Most of us think of diamonds as natural wonders formed deep within the Earth many years ago. However, only a few of us realize how exactly it is that natural diamonds were formed, or that there are even diamonds formed in space.
At the same time, some still believe that diamonds were formed from coal, or think that lab-grown diamonds are not real diamonds. This article answers the most popular questions about diamonds, how coloured diamonds were formed, whether synthetic diamonds are real diamonds, and which of them can be the best value for your buck.
How Long Does a Diamond Take to Form?
When it comes to mined diamonds, the process of their formation took place many millions or even billions of years ago. This process was interrupted on occasion due to changes in pressure or temperature, and resumed once the conditions for diamond growth were back again.
Today, scientists can date the period when diamonds were formed, but are still unable to determine how long it took for natural diamonds to take form. However, it is widely believed that the process of formation of natural diamonds could take millions of years.
How Are Natural Diamonds Formed?
Most natural diamonds are formed deep down within the Earth under extreme heat and pressure conditions. However, this is not the only way of forming natural diamonds, which can also be found at impact sites where the Earth was hit by asteroids, and even in space.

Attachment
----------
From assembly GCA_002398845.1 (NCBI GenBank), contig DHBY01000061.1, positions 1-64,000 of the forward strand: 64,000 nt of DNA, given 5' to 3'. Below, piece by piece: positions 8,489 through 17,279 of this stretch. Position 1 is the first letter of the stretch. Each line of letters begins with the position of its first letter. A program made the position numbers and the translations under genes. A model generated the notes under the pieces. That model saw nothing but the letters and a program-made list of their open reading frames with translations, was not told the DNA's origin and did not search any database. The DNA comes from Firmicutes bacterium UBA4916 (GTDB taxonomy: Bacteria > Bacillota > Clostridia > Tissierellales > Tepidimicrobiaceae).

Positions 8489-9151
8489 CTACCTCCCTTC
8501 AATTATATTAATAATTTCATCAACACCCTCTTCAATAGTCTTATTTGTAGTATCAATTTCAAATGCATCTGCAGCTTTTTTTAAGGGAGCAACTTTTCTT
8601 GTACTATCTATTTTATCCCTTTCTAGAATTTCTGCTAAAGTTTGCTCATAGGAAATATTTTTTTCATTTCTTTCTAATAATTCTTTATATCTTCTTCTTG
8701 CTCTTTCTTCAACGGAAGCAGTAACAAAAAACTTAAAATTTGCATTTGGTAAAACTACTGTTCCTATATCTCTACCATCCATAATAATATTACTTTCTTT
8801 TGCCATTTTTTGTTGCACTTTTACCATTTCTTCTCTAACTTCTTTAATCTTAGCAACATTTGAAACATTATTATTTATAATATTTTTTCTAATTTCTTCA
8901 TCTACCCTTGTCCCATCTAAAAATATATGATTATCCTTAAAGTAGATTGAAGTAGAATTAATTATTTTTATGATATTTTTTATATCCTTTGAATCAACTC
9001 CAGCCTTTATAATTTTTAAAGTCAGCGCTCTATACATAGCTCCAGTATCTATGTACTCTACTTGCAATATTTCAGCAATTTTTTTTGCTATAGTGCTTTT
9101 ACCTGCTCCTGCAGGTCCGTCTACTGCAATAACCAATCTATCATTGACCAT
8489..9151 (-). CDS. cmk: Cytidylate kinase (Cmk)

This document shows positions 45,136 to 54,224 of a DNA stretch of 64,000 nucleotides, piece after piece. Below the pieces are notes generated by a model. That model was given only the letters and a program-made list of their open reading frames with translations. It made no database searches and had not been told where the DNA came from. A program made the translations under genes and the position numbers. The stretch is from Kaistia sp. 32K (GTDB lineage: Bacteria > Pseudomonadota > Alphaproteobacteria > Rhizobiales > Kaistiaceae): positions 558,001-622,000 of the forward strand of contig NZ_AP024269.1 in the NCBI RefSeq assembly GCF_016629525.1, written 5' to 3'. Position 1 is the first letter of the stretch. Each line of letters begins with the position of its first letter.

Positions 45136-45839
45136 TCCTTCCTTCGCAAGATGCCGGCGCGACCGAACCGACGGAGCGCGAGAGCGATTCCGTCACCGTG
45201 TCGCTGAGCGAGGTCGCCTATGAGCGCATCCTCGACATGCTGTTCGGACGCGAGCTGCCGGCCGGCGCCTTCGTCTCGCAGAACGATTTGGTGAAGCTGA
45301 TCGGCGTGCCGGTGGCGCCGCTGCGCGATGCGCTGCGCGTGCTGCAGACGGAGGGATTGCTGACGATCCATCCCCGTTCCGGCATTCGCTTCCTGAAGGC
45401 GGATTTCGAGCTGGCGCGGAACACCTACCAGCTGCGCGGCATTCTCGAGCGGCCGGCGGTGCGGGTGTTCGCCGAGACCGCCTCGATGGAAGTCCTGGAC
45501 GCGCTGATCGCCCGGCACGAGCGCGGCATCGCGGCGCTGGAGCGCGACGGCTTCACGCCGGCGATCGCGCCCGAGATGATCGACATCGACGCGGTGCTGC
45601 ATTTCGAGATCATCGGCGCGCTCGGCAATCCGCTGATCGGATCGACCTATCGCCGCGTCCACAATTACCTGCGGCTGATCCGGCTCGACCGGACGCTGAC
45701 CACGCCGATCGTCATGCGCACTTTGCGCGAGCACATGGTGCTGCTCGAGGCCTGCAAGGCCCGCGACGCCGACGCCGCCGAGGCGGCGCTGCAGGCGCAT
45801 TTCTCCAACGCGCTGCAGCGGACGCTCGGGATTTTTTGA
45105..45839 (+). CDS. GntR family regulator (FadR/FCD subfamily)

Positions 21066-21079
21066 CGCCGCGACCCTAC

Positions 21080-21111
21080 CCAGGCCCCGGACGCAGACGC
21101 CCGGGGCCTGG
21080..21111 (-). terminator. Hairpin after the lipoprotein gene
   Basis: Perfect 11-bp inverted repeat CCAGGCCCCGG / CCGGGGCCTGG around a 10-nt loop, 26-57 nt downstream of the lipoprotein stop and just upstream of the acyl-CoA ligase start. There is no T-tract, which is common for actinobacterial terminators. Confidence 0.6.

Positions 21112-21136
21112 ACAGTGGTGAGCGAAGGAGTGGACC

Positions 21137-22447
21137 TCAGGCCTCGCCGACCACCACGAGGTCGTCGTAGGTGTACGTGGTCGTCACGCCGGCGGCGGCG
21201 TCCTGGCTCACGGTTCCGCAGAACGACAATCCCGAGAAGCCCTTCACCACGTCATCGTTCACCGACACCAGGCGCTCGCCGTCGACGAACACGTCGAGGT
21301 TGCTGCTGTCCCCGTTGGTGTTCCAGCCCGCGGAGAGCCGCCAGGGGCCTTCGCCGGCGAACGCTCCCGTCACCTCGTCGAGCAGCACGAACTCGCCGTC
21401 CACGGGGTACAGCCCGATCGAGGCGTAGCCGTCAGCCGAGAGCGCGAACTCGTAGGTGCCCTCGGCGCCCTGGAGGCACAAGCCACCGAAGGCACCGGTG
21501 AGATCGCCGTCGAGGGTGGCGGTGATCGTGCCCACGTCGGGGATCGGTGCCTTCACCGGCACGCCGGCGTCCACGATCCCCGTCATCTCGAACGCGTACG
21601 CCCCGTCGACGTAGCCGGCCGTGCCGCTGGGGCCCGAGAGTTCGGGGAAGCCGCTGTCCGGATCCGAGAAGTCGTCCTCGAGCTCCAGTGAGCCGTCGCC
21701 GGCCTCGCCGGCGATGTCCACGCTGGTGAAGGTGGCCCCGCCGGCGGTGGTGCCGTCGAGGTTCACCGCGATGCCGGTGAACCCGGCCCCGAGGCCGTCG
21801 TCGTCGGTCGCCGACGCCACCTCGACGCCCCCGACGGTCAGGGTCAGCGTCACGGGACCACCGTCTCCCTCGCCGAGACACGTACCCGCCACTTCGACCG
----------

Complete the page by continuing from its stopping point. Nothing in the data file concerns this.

How Are Diamonds Made from Coal?
Although both diamonds and coal are formed underground at high pressures and temperatures and are both made of carbon, their similarities end there.
Unlike diamonds, coal includes not only carbon but also organic plant residue. Coal is formed much closer to the Earth’s surface, which is why it also contains plant materials. Meanwhile, diamonds are composed entirely of carbon and were formed much deeper down, transported to the Earth’s surface through volcanic pipes.
How Are Diamonds Made from Carbon?
Natural diamonds are pure carbon crystals formed under temperatures above 2,000 degrees Fahrenheit and at a pressure exceeding 725,000 pounds per square inch. For comparison, this pressure is 50,000 times more than the atmospheric pressure at the Earth’s surface.
Such extreme pressure and heat have transformed crystalline carbon, also known as graphite, into what we know as natural diamonds. As a result of this transformation, the crystal structure of graphite is changed from hexagonal into isometric so that the carbon atoms in diamonds are bonded the same way in all directions.